Each point in the swarmplot represents the number of hectares under a specific land use in a particular year, as such it plots land use over time. As the previous global land use line graph showed, the amount of agricultural land has remained relatively static across continents over the past 60 years, only Australia and Asia record a change in hectares in agricultural use. The continent with the most hectares of agricultural land is Asia, unsurprising as it’s the biggest land mass, but other continents come a close second depending on the land use type.

Scatterplot() and relplot(scatterplot)

In each continent which countries have the most arable or pasture land? One way to visualize this is to make a scatter plot plotting country land area against hectares, and to set the hue parameter to the ‘Country’ column to color code points for each country. Setting style='Land use' uses a different marker for each land use type. The resultant graph below shows data for more than 200 countries and if you zoom right in you will see that the largest hectare values are plotted with an x marker for land under permanent meadows & pasture. Unfortunately there are a number of countries that are color coded red, blue and brown so we don’t know which are which on the plot. If we plot countries by continent it would make the graphs more readable.

Dictionaries from lists and DataFrame .query()

We could subset the melt_coun_cols_cp DataFrame into continents, as we did to the land use DataFrame to create the countries DataFrame initially. An alternative method is to use pandas .query() function to select countries by continent. To do this we would call:

melt_coun_cols_cp.query('Continent == "Asia"')

Which will pull out all rows containing the value Asia, but there is no column containing continent names in the countries dataset. To add a continent column we can use a dictionary to map key value pairs to the ‘Country’ column.

To make a dictionary we first need to create lists of all countries in each continent. The lists for Asia and Africa are shown below.

Using the Python dict.fromkeys() function we can transform the lists into dictionaries. The function takes two arguments seq = the list of values which will be used for dictionary keys and value = the value of the key:value dictionary pair. For more detail on Python dictionaries look at the Python documents. Pass the list of countries for each continent to the seq argument so the countries will become the dictionary keys. The value for each key will be the same, it will be the name of the continent the country is located in. The Asia dictionary created from the Asia list is shown below.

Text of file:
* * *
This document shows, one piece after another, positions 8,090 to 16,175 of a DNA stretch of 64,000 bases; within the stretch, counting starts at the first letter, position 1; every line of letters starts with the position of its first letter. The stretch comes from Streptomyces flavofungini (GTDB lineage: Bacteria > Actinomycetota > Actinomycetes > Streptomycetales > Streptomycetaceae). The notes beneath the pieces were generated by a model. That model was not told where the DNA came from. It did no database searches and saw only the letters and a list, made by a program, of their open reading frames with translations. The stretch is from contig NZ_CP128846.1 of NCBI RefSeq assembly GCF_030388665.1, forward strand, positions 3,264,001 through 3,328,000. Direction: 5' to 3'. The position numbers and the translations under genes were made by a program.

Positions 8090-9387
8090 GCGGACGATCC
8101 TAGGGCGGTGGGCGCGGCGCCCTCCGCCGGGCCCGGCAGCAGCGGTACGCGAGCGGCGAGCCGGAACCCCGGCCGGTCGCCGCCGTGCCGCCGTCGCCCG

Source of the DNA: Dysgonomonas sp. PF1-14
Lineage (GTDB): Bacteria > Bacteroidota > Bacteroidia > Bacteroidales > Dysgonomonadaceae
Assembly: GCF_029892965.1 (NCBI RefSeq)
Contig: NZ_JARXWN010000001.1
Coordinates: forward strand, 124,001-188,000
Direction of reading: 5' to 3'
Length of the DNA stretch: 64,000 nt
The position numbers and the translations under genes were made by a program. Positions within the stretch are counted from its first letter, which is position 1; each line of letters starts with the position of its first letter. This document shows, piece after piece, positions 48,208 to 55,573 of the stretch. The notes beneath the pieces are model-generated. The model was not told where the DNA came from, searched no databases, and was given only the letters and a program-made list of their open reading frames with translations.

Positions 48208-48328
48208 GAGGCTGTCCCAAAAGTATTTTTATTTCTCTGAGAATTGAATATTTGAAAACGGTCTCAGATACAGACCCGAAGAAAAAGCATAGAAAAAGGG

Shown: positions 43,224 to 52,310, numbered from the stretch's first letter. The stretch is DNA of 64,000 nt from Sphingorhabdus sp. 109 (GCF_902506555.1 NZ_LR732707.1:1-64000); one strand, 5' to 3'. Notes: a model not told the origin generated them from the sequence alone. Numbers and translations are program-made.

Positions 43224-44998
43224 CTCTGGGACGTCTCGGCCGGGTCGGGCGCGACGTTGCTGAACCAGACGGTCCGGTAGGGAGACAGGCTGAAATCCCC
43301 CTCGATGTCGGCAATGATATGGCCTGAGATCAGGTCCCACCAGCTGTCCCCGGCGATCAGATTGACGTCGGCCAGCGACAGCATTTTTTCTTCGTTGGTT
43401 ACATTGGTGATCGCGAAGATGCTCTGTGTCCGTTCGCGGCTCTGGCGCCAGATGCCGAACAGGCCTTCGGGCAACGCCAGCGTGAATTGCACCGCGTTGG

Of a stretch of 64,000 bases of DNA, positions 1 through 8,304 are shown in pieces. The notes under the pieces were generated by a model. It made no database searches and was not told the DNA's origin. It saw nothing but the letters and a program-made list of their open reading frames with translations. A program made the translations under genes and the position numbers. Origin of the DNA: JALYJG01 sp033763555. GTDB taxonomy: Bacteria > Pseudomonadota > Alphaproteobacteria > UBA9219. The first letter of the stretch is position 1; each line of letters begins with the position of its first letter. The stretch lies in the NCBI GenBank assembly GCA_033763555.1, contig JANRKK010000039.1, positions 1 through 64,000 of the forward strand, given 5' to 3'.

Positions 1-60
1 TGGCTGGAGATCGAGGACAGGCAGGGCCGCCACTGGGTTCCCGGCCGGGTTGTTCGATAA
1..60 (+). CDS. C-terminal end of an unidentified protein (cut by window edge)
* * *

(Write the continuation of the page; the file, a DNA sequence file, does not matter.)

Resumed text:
To map continent names to the entire ‘Country’ column in same command we can merge the 6 dictionaries into a single dictionary. The .map() function is then called; the dictionary keys map to the corresponding name in the ‘Country’ column and the dictionary value, continent name, is placed in a newly created ‘Continent’ column.

Now we can use .query() to call a specific continent in the .relplot() function and plot data for that continent only. Subplots for each of the land use types are created using the col= parameter. I’ve also used the size= parameter to scale the markers to the country land area and sizes=() parameter to specify the min and max size to use. Land area is also plotted on the x axis but this is an opportunity to demonstrate the many variables that can be easily plotted in a single Seaborn function.

Using the same code as above but replacing the query term with Africa produces the same graphs for all African countries in the DataFrame.

A list of countries can also be passed to the DataFrame query function. Here the list is composed of all the countries in which land use has changed since 1961.

Only 12 countries show any significant change in the number of hectares used for agricultural land. If we want to look at the nature of this change, whether the number of hectares are increasing or decreasing, take the same code as above and change the x variable from 'Land area' to 'year'. For aesthetics I’ve changed the col_wrap parameter from 2 to 1 so the plots are in a single column and increased the aspect from 1 to 2.

Of the three land use types only Land under permanent meadows and pastures shows any substantial changes over the past 60 years, with Australia recording a decrease of ~150,000 ha and China recording a increase of ~160,000 ha. Saudi Arabia has increased land under permanent meadows by ~ 50,000 since the early 80’s.


Seaborn is an excellent python library for statistical data visualization. It’s simple and quick to make informative graphs, subgroup data and switch between plot types to find the best visualization.

Interestingly the analysis of agricultural land use shows that over the past 57 years the area of land used for crop cultivation and animal pasture land has changed very little despite the worlds population have grown by 4.8 billion over the same period. What is the reason for this? Increased productivity per hectare? Decreased consumption? Another dataset from the FAOSTAT site could help answer these questions.

One thought on “Visualizing land use with Seaborn

Leave a Reply

Fill in your details below or click an icon to log in: Logo

You are commenting using your account. Log Out /  Change )

Twitter picture

You are commenting using your Twitter account. Log Out /  Change )

Facebook photo

You are commenting using your Facebook account. Log Out /  Change )

Connecting to %s